[microformats-discuss] FYI: Boyd on Microformats and Structured Blogging

Tantek Ç elik tantek at cs.stanford.edu
Tue Oct 11 14:37:25 PDT 2005

On 10/11/05 11:45 AM, "Danny Ayers" <danny.ayers at gmail.com> wrote:

> On 10/11/05, Tantek Çelik <tantek at cs.stanford.edu> wrote:
>> So I suppose people could drum up a conspiracy theory about Microsoft and
>> Technorati working on open standards...
> I seem to remember someone drummed up just such a theory about Atom,
> based on the fact that a couple of the most active participants (i.e.
> "leaders") worked for IBM. Also a recurring line from contributors who
> had found their proposals rebuffed was that it wasn't really a
> community affair, all decisions being made at the centre (I called
> something similar out myself more than once, but was satisfied by the
> chair). There was plenty of crit in the blogosphere along similar
> lines, highlighting the cliqueyness of the group. But Atom had the
> defence of being an IETF project, rough consensus and so on providing
> some form of open credentials. Without such a defence, extra vigilance
> in avoiding us vs. them confrontational stances might be needed to
> avoid bad press. Even if y'all do know best ;-)

All excellent points.

The best defense that we are mounting against these kinds of criticisms is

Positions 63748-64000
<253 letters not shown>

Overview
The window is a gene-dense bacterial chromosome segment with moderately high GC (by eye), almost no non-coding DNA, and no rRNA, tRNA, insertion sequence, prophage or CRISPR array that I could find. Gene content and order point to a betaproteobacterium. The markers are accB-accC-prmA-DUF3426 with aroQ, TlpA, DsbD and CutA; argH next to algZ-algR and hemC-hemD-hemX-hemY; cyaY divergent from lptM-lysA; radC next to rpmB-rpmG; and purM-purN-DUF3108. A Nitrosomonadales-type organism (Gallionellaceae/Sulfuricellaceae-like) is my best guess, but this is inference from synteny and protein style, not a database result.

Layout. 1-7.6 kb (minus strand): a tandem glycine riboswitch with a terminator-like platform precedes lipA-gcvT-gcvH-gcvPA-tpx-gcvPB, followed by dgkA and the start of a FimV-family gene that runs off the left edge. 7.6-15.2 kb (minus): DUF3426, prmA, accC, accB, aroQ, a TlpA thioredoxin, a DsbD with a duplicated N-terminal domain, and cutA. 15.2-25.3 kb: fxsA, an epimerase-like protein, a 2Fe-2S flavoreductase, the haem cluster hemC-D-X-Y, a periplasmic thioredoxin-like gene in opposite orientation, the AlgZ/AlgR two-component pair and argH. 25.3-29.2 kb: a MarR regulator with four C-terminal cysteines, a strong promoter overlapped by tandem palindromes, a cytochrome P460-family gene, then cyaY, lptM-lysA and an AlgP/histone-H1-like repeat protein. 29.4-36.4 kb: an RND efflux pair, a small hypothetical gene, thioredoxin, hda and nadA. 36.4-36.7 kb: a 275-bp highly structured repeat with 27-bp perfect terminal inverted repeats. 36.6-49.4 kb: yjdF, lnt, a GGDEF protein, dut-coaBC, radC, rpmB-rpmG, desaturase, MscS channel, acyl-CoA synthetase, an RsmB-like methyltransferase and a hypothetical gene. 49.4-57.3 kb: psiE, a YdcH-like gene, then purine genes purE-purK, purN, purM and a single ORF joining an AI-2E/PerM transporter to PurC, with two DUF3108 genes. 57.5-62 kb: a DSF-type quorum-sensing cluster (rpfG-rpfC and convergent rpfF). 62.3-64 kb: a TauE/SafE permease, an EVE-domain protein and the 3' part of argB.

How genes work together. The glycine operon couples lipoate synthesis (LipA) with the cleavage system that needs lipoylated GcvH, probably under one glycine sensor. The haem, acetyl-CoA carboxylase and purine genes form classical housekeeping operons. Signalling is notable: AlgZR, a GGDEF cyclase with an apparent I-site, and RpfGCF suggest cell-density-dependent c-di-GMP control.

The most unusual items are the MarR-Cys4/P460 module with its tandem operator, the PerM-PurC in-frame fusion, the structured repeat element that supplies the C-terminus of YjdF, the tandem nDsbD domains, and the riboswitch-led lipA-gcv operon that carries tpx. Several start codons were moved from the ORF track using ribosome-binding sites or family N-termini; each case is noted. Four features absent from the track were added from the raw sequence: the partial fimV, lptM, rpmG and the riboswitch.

to literally keep as much as possible of the dialog and discussions around
the development of microformats (no matter how primitive, or embarrassing or
whatever), out in the open.

Open irc channel.
Open email discussion list with open archive.
Open wiki with history.
Documentation of issues and discussions and resolutions on the wiki.

This way, at least anyone who cares to actually go find out can go track
down how things were decided the way they were.

A lot of this helped Atom a lot, and I believe is helping microformats as
well in contrast to other efforts which are either developed for weeks or
months on private email lists, or on private wikis, and only "released" as
"open" when the powers that be think they are done.  (Caveats: of course
people have private email conversations about format ideas that they feel
confident discussing in public - that's perfectly fine.  I'd like to also
encourage folks to just try out ideas in the irc channel as well.  And that
means that everybody else should be gentle, constructive, and helpful with
feedback/criticism, in order to keep the *tone* open, in addition to the

When you see/hear someone who is critical with genuine criticism (i.e. not
just someone ranting to hear themselves or stir up controversy for the sake
of more readership), invite them to contribute and help out.  Sometimes
people are bitter and cynical and critical because they feel "left out".
The best antidote for that is to simply invite them in and introduce them to
the community.

The rest is up to us to form and use good processes as a community, and to
treat community members with respect even if (especially if) they appear to
be trolls.

So far we haven't had to bump anybody off the mailing list, which is unusual
for a community of our size.  Let's all work hard to keep this up as we



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